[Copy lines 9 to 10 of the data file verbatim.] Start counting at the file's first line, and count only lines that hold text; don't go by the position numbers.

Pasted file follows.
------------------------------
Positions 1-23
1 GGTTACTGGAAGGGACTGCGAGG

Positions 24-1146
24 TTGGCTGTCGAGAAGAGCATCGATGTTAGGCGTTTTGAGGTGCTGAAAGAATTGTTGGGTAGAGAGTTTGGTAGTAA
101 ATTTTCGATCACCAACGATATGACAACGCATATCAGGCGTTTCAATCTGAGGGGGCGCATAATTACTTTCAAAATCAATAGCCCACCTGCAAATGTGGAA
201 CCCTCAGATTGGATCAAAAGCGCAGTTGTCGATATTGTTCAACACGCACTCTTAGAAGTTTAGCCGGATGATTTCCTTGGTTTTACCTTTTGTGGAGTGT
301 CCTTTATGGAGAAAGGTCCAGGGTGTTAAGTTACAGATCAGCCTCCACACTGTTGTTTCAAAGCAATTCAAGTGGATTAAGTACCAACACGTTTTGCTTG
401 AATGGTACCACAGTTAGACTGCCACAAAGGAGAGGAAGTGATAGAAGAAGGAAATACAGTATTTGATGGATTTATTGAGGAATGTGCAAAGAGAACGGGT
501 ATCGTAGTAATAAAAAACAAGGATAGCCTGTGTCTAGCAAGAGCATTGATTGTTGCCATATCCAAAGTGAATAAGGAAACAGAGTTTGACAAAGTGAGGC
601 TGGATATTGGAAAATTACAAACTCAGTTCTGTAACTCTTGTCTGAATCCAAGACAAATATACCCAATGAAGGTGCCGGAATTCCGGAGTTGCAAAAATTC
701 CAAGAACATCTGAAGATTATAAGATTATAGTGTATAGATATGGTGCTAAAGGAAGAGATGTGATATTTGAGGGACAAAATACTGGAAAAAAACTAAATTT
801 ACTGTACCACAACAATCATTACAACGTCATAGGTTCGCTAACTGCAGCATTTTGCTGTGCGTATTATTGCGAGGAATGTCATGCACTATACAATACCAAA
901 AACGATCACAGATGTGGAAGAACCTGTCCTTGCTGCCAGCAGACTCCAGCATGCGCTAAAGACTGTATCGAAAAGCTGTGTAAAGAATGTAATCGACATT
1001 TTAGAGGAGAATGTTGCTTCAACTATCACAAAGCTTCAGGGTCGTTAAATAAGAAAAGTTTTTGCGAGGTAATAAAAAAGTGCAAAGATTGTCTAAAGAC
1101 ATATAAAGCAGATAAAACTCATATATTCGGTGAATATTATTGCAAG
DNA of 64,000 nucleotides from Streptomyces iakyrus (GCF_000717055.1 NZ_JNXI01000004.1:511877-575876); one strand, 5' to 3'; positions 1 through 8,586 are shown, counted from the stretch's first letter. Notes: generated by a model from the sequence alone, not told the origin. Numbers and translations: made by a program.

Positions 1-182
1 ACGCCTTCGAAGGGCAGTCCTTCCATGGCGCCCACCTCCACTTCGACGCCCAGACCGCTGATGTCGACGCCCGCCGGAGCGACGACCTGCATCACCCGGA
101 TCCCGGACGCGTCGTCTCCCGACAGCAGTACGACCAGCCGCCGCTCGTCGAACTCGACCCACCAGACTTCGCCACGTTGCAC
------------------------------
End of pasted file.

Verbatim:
501 ATCGTAGTAATAAAAAACAAGGATAGCCTGTGTCTAGCAAGAGCATTGATTGTTGCCATATCCAAAGTGAATAAGGAAACAGAGTTTGACAAAGTGAGGC
601 TGGATATTGGAAAATTACAAACTCAGTTCTGTAACTCTTGTCTGAATCCAAGACAAATATACCCAATGAAGGTGCCGGAATTCCGGAGTTGCAAAAATTC